54 TROOP GUIDE Position description: The troop guide works with new Scouts. He helps them feel comfortable and earn their First Class rank in their first year. Reports to: The assistant Scoutmaster for the new-Scout patrol in the troop Troop guide duties: Introduces new Scouts to troop operations. Guides new Scouts from harassment by older Scouts. Helps new Scouts earn First Class rank in their first year. Teaches basic Scout skills. Coaches the patrol leader of the new-Scout patrol on his duties. Works with the patrol leader at patrol leaders’ council meetings. Attends patrol leaders’ council meetings with the patrol leader of the new-Scout patrol. Assists the assistant Scoutmaster with training. Counsels individuals Scouts on Scouting challenges. Sets a good example. Enthusiastically and correctly wears the Scout uniform. Lives by the Scout Oath and Law. Shows Scout spirit.

55 TROOP QUARTERMASTER Position description: The quartermaster keeps track of troop equipment and sees that it is in good working order. Reports to: The assistant senior patrol leader Quartermaster duties: Keeps records on patrol and troop equipment. Makes sure equipment is in good working condition. Issues equipment and makes sure it is returned in good condition. Makes suggestions for new or replacement items. Works with the troop committee member responsible for equipment. Sets a good example. Enthusiastically and correctly wears the Scout uniform. Lives by the Scout Oath and Law. Shows Scout spirit.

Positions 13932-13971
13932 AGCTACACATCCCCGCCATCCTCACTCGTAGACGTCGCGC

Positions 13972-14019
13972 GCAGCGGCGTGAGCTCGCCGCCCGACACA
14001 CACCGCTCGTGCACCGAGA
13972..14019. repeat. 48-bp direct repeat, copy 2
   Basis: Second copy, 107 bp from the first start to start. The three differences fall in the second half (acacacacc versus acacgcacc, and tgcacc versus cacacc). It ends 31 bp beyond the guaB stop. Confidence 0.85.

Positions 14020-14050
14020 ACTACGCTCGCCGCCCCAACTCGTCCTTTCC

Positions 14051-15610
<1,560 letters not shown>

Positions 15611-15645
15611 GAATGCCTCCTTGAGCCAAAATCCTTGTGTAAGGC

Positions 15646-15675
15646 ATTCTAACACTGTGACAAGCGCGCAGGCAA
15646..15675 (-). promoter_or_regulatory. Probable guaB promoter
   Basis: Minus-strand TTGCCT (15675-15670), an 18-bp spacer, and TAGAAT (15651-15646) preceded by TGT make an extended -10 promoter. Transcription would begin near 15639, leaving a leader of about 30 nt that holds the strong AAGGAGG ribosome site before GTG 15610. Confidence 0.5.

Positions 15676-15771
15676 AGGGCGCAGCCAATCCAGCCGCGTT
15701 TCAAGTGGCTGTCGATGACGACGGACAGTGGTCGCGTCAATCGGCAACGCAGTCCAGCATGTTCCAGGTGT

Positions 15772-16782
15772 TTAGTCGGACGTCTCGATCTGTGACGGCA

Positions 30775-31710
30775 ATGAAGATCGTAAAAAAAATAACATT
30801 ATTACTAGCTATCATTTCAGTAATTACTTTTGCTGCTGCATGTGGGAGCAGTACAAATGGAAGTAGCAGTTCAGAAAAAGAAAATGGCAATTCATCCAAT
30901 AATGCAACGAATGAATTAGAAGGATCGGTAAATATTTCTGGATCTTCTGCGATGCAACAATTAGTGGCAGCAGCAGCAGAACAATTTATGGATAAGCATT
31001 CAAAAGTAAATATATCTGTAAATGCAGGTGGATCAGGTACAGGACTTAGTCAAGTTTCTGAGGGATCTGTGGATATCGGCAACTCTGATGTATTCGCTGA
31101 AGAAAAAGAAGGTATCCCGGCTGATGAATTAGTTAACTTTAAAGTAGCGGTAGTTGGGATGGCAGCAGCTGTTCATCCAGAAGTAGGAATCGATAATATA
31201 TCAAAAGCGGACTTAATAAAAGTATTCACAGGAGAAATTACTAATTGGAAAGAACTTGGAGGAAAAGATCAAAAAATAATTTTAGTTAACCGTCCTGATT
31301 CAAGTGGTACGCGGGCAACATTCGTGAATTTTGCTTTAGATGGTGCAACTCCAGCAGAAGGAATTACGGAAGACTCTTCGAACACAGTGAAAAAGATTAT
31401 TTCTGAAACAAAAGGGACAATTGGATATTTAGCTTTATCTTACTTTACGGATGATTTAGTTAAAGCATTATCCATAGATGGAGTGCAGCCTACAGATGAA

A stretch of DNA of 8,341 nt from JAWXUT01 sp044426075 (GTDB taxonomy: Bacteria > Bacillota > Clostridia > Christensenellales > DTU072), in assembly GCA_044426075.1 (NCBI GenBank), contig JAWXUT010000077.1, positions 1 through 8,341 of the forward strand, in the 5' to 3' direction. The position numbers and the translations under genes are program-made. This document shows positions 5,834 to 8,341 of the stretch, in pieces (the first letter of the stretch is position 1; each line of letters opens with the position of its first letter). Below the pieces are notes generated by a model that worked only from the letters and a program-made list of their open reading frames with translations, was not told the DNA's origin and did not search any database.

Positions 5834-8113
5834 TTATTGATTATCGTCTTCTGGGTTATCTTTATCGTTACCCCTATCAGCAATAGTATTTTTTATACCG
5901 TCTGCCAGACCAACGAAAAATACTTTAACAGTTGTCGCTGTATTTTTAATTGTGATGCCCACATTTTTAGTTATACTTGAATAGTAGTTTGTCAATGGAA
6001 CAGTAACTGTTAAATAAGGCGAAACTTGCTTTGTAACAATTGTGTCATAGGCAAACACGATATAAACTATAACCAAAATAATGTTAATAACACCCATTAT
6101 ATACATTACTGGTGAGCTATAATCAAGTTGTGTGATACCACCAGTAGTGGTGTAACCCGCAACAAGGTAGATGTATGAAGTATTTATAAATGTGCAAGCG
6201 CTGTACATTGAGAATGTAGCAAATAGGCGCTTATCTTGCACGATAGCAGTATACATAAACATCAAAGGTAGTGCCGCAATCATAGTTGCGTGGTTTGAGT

56 TROOP SCRIBE Position description: The scribe keeps the troop records. He records the activities of the patrol leaders’ council and keeps a record of dues, advancement, and Scout attendance at troop meetings. Reports to: The assistant senior patrol leader Scribe duties: Attends and keeps a log of patrol leaders’ council meetings. Records individual Scout attendance and dues payments. Records individual Scout advancement progress. Works with the troop committee member responsible for records and finance. Sets a good example. Enthusiastically and correctly wears the Scout uniform. Lives by the Scout Oath and Law. Shows Scout spirit.